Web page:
You can’t eat your cake and have it too, but when it comes to keeping your waist tiny and your figure trim science dictates — you can! Eat all you want and still keep flab away, sounds more like fiction and less likely fact, but research has proven that certain food groups can help us stay svelte even if our culinary choices defy diet and calorie myths. Lets follow the scientific breadcrumbs that ultimately lead us to tiny drupelets of blue or bilberries, and look closer how this transpires.
Blueberries are prime example of the fact that amazing things come in tiny packages. This itsy bitsy fruit is packed with huge health benefits, it provides us with tasty ways to stay healthy, young and according to the recent research — slim–n-trim. Low in fat, coming in at about 80 calories per cup and practically fat-free — blueberries are loaded with fiber to keep you feel fuller longer. Just a handful can satisfy your daily fiber requirement plus, these tiny powerhouse berries are an excellent way to trim belly fat. According to latest research, you can enjoy all different types of food you dread being on diet, guilt-free by adding blueberries to your diet. The beneficial health effects of blueberries are attributed to high levels of polyphenols, a disease-fighting chemical component.
Recently researchers at the University of the Basque Country, Spain have completed a study to assess the effects of pterostilbene in rats fed on obesogenic diet. Pterostilbene is a phenolic compound (the same family as resveratrol) that is found abundantly in blueberries. In this study pterostilbene was found to reduce the accumulation of body fat. The study authors have concluded that: “Pterostilbene shows antiobesity properties due, at least in part, to reduced lipogenesis in adipose tissue and increased fatty acid oxidation in liver.” Thus in a nutshell, Blue Berries discourage fat storage and help burn fat.
More Proof In The Pudding
Bilberries are a special variety of blueberries found in North England and Nordic countries and they reportedly contain significantly higher percentage of polyphenols compared to commercially cultivated blueberries.
In another study, carried out by the University of Eastern Finland, mice were fed high-fat diet for a period of three months. Some of the mice were also fed either 5 per cent or 10 per cent of freeze-dried bilberries in the diet.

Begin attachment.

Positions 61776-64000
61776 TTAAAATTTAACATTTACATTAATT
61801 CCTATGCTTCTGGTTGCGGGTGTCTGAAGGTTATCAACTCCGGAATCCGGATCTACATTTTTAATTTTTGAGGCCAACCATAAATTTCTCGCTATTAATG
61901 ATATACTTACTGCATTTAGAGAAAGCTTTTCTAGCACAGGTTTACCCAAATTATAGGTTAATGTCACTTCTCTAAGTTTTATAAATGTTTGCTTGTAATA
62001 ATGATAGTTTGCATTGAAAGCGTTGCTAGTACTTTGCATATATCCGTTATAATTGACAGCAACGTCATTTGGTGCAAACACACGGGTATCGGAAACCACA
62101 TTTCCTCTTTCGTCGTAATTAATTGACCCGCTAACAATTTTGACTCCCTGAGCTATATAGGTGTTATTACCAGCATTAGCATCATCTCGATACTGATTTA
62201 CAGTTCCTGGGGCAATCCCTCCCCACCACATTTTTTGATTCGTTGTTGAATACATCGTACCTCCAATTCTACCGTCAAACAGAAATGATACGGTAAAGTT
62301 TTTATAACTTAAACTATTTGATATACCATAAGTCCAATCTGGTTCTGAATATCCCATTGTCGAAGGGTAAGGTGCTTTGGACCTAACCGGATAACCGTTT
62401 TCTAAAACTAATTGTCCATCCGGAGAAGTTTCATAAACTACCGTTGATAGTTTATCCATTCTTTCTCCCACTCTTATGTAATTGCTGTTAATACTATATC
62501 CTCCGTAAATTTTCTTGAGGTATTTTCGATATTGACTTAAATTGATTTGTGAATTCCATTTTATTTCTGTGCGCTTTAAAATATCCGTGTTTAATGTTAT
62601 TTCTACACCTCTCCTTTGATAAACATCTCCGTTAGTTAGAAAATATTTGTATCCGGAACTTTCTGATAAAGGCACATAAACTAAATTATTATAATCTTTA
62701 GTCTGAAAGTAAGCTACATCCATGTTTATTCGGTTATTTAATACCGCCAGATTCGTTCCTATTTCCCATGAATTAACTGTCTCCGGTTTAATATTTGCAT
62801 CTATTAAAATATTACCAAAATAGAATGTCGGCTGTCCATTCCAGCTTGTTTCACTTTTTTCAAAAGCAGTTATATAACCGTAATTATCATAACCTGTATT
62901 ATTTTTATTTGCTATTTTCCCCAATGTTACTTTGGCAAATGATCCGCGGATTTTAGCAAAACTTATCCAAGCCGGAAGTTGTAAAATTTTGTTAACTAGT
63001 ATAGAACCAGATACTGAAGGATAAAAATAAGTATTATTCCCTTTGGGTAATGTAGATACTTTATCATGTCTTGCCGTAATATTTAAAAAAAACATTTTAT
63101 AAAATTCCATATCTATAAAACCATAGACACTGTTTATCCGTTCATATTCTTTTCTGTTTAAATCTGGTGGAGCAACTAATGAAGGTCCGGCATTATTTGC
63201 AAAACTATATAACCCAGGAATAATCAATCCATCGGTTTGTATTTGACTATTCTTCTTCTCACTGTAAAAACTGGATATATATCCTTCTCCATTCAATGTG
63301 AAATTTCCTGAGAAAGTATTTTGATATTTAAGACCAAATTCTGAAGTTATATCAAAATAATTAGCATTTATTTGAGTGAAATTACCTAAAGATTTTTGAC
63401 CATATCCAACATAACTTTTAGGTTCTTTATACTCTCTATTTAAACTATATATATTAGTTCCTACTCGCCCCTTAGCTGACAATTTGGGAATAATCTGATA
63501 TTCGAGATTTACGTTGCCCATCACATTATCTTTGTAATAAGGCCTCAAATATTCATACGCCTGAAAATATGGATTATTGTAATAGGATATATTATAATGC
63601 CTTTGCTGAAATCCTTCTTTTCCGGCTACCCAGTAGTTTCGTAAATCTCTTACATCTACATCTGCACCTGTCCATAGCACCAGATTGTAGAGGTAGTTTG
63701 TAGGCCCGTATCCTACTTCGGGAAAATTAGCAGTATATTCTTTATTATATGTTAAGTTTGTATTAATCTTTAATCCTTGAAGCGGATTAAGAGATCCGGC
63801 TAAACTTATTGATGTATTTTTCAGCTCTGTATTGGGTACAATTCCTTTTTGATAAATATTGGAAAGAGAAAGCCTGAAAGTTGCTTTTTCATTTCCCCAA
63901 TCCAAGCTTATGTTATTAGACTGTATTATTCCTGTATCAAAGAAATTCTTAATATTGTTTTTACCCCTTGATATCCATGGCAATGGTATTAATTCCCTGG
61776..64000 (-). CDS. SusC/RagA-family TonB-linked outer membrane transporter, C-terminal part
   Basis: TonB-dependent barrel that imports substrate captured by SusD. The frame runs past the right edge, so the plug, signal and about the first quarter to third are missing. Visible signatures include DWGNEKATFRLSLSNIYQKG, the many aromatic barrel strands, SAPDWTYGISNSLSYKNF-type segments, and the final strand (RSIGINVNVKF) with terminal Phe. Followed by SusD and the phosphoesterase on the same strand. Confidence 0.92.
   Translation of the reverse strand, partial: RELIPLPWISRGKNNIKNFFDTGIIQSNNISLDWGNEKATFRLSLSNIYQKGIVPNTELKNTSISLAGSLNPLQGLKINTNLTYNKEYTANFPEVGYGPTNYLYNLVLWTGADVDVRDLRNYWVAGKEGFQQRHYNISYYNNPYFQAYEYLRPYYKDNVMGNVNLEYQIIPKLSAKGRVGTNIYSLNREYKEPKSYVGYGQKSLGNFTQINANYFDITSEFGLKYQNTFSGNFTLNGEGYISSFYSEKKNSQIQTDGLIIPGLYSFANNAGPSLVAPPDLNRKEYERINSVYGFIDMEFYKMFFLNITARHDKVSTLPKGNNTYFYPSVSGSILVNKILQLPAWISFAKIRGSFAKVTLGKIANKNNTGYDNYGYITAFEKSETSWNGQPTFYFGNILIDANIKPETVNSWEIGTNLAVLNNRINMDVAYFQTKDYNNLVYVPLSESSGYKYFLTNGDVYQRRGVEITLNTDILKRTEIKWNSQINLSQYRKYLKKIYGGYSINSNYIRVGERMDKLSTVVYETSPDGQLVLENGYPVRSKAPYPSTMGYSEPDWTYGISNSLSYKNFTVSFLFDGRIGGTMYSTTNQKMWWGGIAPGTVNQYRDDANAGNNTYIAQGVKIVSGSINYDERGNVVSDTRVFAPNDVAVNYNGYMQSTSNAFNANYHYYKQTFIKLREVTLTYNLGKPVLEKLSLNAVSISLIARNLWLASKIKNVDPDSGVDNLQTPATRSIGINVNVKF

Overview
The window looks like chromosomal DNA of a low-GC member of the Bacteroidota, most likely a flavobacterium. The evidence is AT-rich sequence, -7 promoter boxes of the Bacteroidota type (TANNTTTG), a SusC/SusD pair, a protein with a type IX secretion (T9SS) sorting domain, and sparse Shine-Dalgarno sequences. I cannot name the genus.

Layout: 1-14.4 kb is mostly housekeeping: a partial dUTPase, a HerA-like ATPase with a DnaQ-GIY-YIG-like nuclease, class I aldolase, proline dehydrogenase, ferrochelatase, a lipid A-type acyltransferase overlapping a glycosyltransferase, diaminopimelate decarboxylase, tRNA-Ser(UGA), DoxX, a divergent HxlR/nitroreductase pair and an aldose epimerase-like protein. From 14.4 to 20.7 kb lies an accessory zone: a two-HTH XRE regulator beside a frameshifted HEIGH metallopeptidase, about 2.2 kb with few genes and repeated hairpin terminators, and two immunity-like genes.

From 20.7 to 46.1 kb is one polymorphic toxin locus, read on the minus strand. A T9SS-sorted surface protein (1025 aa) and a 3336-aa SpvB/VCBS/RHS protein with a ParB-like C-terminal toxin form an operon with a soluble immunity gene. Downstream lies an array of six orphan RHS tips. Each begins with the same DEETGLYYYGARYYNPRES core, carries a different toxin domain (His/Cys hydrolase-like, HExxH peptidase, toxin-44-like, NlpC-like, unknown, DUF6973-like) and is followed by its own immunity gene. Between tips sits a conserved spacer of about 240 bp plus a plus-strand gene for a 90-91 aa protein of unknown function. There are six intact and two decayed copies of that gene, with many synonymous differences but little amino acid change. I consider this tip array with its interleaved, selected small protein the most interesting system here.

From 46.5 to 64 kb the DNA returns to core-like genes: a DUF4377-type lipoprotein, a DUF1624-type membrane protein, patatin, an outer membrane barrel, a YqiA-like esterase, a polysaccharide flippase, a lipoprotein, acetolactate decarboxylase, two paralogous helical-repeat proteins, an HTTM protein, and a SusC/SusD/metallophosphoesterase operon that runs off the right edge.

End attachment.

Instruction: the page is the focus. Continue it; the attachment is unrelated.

The researchers assessed the effects of the diets by looking at levels of inflammation in cells. Obese people have higher levels of inflammation, and even low levels are often associated with obesity-related diseases. They measured inflammation levels by looking at cytokines, substances produced from white blood cells, which trigger the body’s immune response. High levels are a marker of inflammation. The researchers also measured levels of glucose in the blood, as high levels can lead to diabetes, and insulin sensitivity (whether the body is sensitive to the hormone, which breaks down sugar).
Lastly, they measured blood pressure and weight gain.
During the study as expected, the mice on the high-fat diet gained significant amounts of weight. Researchers noted detrimental changes in their glucose, fat metabolism, blood pressure and inflammation levels.
Watching the group of mice fed on bilberries along with high fat diet, researchers found very little inflammatory effects of the high-fat diet. Bilberries also prevented the raised blood pressure caused by the fatty foods. The researchers explained that this is probably due to high levels of the disease fighting chemicals polyphenols present in blueberries; specifically because of polyphenols called anthocyanins — which give bilberries and blueberries their blue color.
A previous study presented at the American Society for Nutrition’s Experimental Biology meeting in 2011, advised weight watchers should start snacking on blueberries and other foods with high levels of polyphenols (cranberries, grapes, potatoes, pop corn) as these fruits slash the number of fat cells in the body by up to three-quarters.
During their research scientists have found that polyphenols can cut the number of fat cells in the body by 73 per cent with large doses and 27 per cent with smallest dose.